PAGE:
Cajun chef Paul Prudhomme dies in New Orleans aged 75
New Orleans chef Paul Prudhomme, who introduced the world to jambalaya, blackened redfish and gumbo through his groundbreaking Cajun restaurant, has died aged 75.
Fellow chefs he mentored and diners who tasted his crawfish dishes and sweet potato pecan pie were mourning the loss of Prudhomme, who died on Thursday after a brief illness.
From his restaurant, K-Paul's Louisiana Kitchen in the city's French Quarter, Prudhomme sparked nationwide interest in Cajun dishes. He later launched a company to market his spices worldwide.
After Hurricane Katrina, he made meals for thousands of rescuers and volunteers.
Prudhomme also mentored many chefs in the city, and praise for him poured in after news of his death.
Frank Brigtsen, who worked for Prudhomme for seven years, said he brought Cajun cuisine into many restaurants.
At his New Orleans restaurant, Prudhomme proudly showed off dishes and ingredients from his upbringing in Louisiana's rural Cajun country.
Such fare, in turn, helped helped launch him as a culinary superstar who brought Cajun cuisine into the mainstream. At a time when the country's top restaurants served virtually nothing but European food, Prudhomme's message to diners and other chefs was simple.
"'Be proud of our local cuisine, local culture, local accents - Paul was the catalyst that made that happen," said fellow New Orleans chef John Folse.
Prudhomme opened K-Paul's Louisiana Kitchen in 1979.
The distinctly American chef had no formal training, but he stirred up a nationwide appetite for Cajun food by serving dishes - gumbo, etouffee and jambalaya - which were once largely unknown outside Louisiana.
"He was always on a mission and nothing was impossible for Paul. He did things his way and let the food speak for itself," said Brigtsen. "He changed the way we eat in New Orleans in a major way, by bringing Acadian or Cajun cuisine to the restaurants of the city."
Prudhomme was known for his innovations. His most famous dishes used the technique he called blackening: fish or meat coated with spices, then seared until black in a white-hot skillet. Blackened redfish became so popular, Prudhomme lamented, that customers stopped ordering the traditional Cajun dishes he loved to prepare.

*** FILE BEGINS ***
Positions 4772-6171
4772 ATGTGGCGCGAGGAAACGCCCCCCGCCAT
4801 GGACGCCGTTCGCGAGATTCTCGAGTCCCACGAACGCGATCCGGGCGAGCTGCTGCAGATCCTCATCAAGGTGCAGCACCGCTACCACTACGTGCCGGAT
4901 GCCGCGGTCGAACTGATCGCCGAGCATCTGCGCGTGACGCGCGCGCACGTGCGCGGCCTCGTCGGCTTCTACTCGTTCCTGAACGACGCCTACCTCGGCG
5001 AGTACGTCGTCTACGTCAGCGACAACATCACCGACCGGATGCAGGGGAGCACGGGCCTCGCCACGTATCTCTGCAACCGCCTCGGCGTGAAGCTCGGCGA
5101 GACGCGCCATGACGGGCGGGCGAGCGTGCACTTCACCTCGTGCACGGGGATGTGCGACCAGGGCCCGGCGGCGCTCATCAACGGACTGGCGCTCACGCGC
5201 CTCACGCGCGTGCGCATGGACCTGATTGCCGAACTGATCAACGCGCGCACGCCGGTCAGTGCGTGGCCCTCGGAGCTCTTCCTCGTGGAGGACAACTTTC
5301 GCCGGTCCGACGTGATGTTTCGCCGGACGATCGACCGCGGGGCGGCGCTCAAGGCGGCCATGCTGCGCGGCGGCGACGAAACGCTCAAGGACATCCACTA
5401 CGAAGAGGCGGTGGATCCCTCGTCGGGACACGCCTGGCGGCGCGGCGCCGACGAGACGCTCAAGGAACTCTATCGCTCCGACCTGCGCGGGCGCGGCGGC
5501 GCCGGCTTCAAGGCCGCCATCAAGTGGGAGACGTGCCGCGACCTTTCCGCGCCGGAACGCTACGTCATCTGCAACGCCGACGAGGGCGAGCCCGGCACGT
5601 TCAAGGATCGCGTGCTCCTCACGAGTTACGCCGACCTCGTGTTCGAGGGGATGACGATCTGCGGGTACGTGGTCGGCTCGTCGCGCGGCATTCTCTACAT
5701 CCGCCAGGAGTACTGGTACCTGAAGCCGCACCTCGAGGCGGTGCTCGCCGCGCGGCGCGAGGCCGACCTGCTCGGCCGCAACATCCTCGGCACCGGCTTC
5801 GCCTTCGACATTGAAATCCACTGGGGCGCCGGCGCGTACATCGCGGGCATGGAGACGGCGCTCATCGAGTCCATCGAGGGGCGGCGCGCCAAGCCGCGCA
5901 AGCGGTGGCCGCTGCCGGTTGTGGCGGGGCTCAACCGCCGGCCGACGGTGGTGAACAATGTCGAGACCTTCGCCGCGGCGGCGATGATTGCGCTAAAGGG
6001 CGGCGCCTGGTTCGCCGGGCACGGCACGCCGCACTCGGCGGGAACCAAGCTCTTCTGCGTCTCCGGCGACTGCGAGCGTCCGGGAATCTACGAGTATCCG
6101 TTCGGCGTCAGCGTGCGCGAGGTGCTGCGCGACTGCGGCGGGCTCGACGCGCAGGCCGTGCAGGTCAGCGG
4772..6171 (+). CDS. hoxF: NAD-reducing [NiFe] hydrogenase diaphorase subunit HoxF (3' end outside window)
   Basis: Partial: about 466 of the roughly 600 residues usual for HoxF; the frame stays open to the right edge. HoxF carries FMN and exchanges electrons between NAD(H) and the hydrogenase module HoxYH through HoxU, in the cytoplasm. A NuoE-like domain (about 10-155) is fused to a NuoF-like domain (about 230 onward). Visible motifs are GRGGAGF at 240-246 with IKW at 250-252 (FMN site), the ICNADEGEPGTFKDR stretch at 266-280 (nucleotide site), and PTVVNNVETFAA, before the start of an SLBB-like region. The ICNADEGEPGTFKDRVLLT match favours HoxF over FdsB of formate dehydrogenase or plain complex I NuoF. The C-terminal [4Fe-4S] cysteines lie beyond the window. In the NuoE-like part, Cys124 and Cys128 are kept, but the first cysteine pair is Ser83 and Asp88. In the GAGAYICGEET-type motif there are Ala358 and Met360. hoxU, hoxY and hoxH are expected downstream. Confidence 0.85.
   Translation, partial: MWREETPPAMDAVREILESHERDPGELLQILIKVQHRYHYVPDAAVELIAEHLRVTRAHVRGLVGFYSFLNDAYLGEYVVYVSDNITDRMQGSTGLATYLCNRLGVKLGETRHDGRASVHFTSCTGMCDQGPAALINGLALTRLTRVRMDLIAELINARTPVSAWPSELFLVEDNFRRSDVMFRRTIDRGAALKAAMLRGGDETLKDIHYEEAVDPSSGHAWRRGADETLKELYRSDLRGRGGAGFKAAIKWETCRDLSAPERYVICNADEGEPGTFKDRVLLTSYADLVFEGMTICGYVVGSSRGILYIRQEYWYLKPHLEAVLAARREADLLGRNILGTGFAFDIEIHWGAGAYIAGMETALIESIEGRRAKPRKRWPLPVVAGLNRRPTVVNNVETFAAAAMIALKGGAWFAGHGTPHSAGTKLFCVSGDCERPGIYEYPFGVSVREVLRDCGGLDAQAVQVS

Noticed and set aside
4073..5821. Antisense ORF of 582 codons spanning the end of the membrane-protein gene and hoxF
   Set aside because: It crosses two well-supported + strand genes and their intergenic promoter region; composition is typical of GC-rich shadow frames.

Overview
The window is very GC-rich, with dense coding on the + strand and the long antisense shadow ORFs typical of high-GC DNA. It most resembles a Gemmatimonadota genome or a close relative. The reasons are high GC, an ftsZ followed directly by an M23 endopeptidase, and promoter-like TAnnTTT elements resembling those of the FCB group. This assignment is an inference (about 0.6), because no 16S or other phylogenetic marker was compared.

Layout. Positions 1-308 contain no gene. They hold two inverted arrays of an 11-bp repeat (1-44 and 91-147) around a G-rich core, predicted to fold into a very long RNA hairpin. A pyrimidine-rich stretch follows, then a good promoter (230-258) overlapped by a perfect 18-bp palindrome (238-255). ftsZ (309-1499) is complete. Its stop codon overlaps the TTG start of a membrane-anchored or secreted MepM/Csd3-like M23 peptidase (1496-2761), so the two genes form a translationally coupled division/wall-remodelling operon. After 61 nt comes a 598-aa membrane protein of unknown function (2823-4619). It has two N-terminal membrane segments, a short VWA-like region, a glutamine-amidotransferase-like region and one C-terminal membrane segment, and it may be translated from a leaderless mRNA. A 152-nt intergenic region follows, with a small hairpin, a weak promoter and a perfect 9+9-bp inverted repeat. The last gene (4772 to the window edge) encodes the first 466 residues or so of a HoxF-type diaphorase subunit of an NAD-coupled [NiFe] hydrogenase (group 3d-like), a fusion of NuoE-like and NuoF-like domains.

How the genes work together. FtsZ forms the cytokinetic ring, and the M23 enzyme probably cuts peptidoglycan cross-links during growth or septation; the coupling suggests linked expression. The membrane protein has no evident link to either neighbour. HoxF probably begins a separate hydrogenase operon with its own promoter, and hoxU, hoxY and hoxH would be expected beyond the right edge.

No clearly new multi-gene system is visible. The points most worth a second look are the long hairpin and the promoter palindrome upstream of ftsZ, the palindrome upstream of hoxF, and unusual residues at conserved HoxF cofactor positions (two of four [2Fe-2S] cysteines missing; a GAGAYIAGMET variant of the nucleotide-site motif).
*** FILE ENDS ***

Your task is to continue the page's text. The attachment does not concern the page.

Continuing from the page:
"We had all this wonderful food, we raised our own rabbit and duck, and all anyone wanted was blackened redfish," he said in a 1992 interview.
Prudhomme was raised by his sharecropper parents on a farm near Opelousas, in Louisiana's Acadiana region. The youngest of 13 children, he spent much of his time in the kitchen with his mother, whom he credited for developing his appreciation of rich flavours and the fresh vegetables, poultry and seafood that she cooked.
"With her I began to understand about seasoning, about blending taste, about cooking so things were worth eating," he said.
After high school, Prudhomme travelled the country cooking in bars, diners, resorts and hotel restaurants.
He returned to New Orleans in the early 1970s and found a job as chef in a hotel restaurant. In 1975, Ella Brennan hired him to become the head chef at Commander's Palace, a bold step for the esteemed restaurant.
Brennan said at the time that the food scene was evolving rapidly and the restaurant wanted someone who could help them be part of the change.
"What we were really trying to do also was put New Orleans on the map as a food center. And Paul contributed to that in every way humanly possible," she said.
Four years after joining Commander's Palace, Prudhomme and his wife opened K-Paul's.
K-Paul's was inexpensive and unassuming - formica tables, plywood walls, drinks served in jars and customers often seated next to people they did not know. But it was soon the most popular restaurant in New Orleans.
Prudhomme's bearded face and oversized frame became familiar on television talk shows in the 1980s, where he encouraged Americans to spice up their meals. He expanded K-Paul's and turned it into an upmarket operation. He published best-selling cookbooks and created a business that sold his spicy seasoning mixtures around the country.
After Hurricane Katrina, he used the profits from his spice company to keep his restaurant afloat, bringing in trailers to the parking lot for his staff to live in and cooking thousands of meals for rescue workers, said Liz Williams, who heads the city's Southern Food and Beverage Museum.
Prudhomme's success brought regrets, as well. He sparked the Cajun food craze, but he often said few Cajun restaurants outside Louisiana served the real thing. He worried over the common perception that all Cajun food is blisteringly hot.
Prudhomme's weight, as much as his cooking skills, was a career trademark. Just over 5ft tall, he had trouble squeezing into chairs. He had a bad knee, used a cane and usually moved in a scooter instead of walking.
But later in his career he significantly slimmed down. During a 2013 cooking demonstration in New Orleans - done from his motorised scooter - he told the crowd that at one time he was 580lb - more than 41 stone - but now weighed in at 200lb - just over 14 stone.
"I used to taste things this way," he said, filling his large cooking spoon. "Now I taste them this way." He poked a fork into a single piece of carrot and held it up.